Question: When is it fine to be political, and when is it wise to be nonpolitical?

I have received a number of calls and emails over the last couple of months about political activity.

Greg Colby

Can my Post sponsor a talk by our local legislative candidate? Is it OK for any leader of The American Legion to urge members to support a cause or a candidate? One of our Post members wants to be active in this fall’s political campaign, but he is worried that his membership in The American Legion prohibits that.

The American Legion is nonpolitical. Our National constitution as well as our Department constitution say the same thing at Article 2, Section 2: The American Legion shall be absolutely nonpolitical and shall not be used for the dissemination of partisan principles or for the promotion of the candidacy of any person seeking public office or preferment.

That looks pretty straightforward, but it does call for further discussion.

Janet Wilson, a former Department commander of California and a National committeeman, wrote this: “The National Charter, approved by Congress, stipulates The American Legion as an organization is nonpolitical, which has been interpreted by the National judge advocate as ‘nonpartisan.’ Therefore, The American Legion as an organization is prohibited from contributing, helping or endorsing a candidate. However, a member as a private citizen, and not representing our organization, can employ whatever legal and ethical means he or she deems fit to advance his or her candidate.”

Ms. Wilson also talked about the appropriate wear of American Legion caps and gear at political events. The American Legion cap is considered the official American Legion uniform. It is not an individual American Legion member’s decision on appropriate usage of the cap or emblem. If attending a political event, The American Legion cap, or any clothing with our emblem visible, should be removed before the event so as not to imply endorsement by The American Legion.

When using Post facilities to host political candidates, a Post should remove the American Legion flag and emblem to avoid the impression of endorsement. The American Legion does not and never has endorsed political candidates. Therefore, candidates for all parties must be presented with an equal opportunity at the same time to use Post facilities on the same terms and conditions as other competing candidates. In addition, be wary of the danger of your Post officers or commander being photographed with any political candidate during election season. A photograph can look like an endorsement.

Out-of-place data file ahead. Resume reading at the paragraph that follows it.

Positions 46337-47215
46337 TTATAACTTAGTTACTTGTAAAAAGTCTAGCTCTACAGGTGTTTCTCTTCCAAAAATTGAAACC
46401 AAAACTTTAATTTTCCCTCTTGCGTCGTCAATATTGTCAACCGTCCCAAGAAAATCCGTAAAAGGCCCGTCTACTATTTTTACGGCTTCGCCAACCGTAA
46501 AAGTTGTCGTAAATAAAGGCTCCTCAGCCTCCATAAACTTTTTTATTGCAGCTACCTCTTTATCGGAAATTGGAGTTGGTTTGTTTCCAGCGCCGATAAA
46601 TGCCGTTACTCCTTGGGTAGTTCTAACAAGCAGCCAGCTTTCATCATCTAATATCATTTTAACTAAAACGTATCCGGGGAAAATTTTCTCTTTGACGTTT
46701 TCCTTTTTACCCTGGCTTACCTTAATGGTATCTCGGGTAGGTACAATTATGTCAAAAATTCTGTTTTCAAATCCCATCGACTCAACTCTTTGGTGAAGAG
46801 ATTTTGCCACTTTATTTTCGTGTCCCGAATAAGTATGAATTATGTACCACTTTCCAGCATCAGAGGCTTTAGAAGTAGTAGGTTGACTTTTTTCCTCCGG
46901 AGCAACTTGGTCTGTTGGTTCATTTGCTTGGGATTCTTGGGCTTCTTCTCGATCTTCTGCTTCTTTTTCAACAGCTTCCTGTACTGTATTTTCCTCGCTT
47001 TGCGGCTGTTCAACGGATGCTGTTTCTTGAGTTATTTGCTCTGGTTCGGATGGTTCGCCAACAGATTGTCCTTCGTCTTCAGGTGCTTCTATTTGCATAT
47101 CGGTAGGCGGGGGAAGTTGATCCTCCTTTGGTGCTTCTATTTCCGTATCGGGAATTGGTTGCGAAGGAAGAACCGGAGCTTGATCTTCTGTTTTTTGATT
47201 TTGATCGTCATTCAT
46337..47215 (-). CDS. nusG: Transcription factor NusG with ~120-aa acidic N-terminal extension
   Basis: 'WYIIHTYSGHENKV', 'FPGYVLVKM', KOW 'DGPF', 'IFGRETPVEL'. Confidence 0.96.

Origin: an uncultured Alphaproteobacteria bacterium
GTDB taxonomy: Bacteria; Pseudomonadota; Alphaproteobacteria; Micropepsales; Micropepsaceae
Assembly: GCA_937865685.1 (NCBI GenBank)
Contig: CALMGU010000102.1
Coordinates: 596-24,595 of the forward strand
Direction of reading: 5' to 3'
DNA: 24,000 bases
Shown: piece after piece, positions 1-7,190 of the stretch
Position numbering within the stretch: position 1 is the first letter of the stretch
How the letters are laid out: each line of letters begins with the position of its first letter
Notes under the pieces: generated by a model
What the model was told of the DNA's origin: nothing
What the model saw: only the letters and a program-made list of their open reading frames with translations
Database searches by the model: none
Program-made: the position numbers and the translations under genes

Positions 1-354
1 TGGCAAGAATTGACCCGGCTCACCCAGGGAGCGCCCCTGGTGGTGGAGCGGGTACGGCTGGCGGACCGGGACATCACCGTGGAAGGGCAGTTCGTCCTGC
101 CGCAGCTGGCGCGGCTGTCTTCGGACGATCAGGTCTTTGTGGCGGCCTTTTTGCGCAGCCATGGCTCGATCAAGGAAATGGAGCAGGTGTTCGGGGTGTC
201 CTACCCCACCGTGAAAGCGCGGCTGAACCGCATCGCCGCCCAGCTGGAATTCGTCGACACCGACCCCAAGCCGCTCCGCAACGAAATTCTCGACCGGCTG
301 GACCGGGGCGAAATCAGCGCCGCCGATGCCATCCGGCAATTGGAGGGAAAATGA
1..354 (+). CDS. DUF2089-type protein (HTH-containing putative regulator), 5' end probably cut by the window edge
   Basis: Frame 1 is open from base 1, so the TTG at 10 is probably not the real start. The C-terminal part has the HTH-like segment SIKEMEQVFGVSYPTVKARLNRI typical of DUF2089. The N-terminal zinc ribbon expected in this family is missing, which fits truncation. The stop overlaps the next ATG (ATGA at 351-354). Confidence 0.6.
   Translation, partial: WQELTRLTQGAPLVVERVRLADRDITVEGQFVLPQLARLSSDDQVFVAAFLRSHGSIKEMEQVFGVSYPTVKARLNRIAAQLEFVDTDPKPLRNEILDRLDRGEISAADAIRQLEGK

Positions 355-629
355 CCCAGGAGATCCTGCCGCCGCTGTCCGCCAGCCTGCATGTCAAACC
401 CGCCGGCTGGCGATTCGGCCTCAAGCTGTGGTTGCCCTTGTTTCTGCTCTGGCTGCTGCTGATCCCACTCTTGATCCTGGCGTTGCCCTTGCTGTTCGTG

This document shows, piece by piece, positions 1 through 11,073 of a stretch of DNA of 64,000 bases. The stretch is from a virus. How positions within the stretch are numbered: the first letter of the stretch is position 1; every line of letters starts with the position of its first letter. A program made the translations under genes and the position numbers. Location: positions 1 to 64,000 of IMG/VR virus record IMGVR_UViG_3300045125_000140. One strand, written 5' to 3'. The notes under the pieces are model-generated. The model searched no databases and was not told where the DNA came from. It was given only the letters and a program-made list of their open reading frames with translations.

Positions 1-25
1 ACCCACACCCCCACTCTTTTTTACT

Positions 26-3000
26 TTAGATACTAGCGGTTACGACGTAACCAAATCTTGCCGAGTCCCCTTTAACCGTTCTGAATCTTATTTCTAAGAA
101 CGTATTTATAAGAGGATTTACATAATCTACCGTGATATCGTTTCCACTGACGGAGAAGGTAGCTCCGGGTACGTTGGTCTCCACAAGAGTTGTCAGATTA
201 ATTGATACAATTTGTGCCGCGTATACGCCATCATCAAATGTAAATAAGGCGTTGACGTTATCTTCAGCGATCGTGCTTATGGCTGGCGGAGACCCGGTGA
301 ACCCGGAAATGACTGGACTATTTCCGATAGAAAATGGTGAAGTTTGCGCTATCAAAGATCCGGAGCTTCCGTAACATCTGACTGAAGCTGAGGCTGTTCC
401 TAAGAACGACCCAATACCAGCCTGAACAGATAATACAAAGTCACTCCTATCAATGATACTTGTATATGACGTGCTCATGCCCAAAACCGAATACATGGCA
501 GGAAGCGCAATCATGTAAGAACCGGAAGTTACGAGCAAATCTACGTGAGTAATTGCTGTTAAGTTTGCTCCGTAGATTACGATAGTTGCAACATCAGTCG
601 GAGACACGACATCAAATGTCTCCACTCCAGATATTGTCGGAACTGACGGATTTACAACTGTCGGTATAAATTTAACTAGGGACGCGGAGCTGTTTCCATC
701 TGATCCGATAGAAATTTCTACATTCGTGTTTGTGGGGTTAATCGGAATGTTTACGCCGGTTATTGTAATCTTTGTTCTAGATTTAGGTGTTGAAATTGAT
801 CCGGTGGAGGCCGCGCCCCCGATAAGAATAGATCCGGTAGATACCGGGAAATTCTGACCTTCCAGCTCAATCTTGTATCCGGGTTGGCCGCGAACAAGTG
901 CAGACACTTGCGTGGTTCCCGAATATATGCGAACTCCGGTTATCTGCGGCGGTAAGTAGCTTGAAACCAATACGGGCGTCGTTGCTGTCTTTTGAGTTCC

The hardest part in all of this is talking with friends and family and expressing your opinion. Each of us wants what we believe is best for our country, state and community. Each of us from time to time vents on this issue or that event.

But if we want to give the impression to the public that we are indeed neutral, we need to be careful when and where our opinions are expressed — and know your audience.

When wearing an American Legion cap especially at an American Legion event, please be careful during this political season to not express political opinions that can be overheard and wrongly interpreted. The officers of the Department are viewed as leaders in the organization and you need to take this advice to heart as well.

The American Legion values its independence and effectiveness on veterans’ issues. This stance is best maintained by neutrality on individual candidates or political parties. The American Legion by legal definition is nonpartisan and supports only legislative issues that adhere to our Four Pillars.

Greg Colby is the judge advocate for The American Legion Department of Minnesota.